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Trust Your Gut

Why don't I follow my own advice? I tell my third graders to do this all the time when it comes to taking a risk in class or having to answer a question on a quiz. So what was I thinking last month?

On the second to last day in Idaho, while on the river, I slipped on some slick rocks in the Middle Fork. I reached for a line on the raft to break my fall. It didn't, and as I continued on down into the water, my wrist got bent backwards and I heard a crackle (clue 1). "Ouch!" and "Damn!" I thought. Then, not wanting to make a big deal about it, was helped up by Tony and got back into the raft. There was a moment when I felt that hot rush that leads to a fainting spell and I remember wondering if I would have such a feeling for a mere sprain (clue 2). Guide, Guy, and Tim Flaherty who's an EMT, immobilzed my hand when I got to camp and though uncomfortable, I made it home and went to our local clinic on Sunday.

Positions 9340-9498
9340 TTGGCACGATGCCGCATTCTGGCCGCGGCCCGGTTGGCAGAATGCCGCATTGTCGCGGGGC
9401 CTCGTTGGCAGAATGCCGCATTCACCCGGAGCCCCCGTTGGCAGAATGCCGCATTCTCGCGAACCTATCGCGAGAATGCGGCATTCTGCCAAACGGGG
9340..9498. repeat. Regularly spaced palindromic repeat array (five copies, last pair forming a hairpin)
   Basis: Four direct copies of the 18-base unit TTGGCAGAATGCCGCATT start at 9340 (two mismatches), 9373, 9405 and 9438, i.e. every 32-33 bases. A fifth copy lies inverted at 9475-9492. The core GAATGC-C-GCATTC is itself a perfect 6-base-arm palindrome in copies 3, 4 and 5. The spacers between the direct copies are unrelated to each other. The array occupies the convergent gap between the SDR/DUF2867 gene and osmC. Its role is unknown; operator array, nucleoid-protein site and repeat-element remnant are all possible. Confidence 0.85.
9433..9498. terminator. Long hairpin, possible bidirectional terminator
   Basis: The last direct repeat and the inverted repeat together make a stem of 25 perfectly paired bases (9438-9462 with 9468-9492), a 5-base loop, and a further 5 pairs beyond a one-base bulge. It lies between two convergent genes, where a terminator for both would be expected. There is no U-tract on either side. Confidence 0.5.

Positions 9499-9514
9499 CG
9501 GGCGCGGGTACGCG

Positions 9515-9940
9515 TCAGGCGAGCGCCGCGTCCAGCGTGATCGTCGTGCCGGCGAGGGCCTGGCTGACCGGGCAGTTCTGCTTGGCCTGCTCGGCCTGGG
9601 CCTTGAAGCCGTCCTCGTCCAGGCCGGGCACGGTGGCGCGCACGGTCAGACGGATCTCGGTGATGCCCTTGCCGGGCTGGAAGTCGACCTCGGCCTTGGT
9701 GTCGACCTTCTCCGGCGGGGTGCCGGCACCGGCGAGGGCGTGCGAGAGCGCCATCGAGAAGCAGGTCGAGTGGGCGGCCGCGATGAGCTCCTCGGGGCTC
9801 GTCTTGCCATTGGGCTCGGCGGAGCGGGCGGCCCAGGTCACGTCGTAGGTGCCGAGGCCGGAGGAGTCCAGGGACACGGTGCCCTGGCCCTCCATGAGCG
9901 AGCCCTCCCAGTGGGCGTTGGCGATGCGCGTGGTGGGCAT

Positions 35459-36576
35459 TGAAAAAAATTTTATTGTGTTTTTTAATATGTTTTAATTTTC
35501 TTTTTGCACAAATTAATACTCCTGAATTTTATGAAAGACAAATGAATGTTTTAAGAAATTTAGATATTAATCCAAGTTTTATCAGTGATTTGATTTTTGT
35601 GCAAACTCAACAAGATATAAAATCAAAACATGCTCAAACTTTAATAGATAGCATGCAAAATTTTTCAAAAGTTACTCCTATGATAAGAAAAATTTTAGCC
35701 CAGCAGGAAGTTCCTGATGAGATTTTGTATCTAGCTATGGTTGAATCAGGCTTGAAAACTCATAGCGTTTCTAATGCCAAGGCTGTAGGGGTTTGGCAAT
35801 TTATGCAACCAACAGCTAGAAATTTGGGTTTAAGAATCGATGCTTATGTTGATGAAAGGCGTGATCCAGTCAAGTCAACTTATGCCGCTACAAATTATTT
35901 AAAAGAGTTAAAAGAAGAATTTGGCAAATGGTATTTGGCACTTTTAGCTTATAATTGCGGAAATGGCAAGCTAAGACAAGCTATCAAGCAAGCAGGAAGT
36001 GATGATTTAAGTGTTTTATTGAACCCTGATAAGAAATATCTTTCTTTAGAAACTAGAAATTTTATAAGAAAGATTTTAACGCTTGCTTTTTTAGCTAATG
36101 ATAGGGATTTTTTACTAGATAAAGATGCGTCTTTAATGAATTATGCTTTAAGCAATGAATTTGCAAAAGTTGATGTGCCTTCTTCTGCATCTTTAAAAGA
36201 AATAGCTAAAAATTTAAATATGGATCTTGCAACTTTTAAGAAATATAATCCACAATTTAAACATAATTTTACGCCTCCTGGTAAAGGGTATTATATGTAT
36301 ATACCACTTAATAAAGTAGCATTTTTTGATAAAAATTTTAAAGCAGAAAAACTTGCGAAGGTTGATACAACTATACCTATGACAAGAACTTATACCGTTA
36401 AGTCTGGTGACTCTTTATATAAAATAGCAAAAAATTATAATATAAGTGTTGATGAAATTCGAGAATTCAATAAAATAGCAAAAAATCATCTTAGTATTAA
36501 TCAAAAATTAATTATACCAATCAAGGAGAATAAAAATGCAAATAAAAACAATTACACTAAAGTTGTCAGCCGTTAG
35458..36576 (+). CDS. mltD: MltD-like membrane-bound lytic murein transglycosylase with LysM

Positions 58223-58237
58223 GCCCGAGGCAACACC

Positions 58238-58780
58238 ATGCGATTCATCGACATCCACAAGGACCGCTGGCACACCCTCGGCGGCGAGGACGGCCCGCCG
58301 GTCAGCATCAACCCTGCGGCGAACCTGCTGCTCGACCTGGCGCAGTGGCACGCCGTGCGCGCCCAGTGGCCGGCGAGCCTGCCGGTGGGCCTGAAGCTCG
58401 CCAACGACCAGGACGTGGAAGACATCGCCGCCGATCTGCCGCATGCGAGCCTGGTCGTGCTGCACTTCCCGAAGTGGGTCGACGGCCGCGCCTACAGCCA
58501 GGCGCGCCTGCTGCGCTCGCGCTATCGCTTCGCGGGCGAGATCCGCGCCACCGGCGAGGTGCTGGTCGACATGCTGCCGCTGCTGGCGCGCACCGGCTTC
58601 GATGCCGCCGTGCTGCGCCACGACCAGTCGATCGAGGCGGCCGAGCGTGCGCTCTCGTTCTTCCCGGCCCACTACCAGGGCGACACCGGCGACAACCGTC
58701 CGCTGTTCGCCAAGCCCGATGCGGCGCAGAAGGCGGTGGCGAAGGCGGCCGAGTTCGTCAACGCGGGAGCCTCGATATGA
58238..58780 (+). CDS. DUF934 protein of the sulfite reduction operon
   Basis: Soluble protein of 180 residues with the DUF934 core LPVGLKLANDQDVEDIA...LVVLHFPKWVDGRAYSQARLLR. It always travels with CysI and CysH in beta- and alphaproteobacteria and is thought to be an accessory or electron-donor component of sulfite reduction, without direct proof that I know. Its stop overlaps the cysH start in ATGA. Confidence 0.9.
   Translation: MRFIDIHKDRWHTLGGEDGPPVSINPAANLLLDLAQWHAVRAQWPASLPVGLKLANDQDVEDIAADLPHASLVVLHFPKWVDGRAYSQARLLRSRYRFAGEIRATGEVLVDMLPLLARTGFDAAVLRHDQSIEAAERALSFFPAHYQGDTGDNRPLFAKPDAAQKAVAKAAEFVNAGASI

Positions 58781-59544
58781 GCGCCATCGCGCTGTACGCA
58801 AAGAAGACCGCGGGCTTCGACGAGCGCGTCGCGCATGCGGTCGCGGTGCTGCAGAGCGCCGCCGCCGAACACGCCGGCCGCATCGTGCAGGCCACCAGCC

And here's perhaps where I should have been more insistent. The clinic took x-rays but only two and I thought they missed an angle that might have shown the affected area better. I did not say anything. As weeks went on and the discomfort didn't seem to diminish (daily clues), I didn't listen to my gut and go back to the doctor. Because the clinic told me it was a sprain and that I should use it to the extent that I could, I did. Not a good idea and while I wasn't stupid enough to overdo it, I'm sure that didn't help the mending process.

This week, almost four weeks after my fall, I went to the doctor to discover my wrist had indeed been broken. And so I'm in a brace since it's too late to cast it now. And I'm still having to put up with the discomfort (buy stock in Advil).

What did I learn? My gut was right. Next time, I'm going to be more outspoken.

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Thank you Guy and Tim for taking care of the "sore paw."

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This page contains a single entry from the blog posted on August 9, 2007 8:04 AM.

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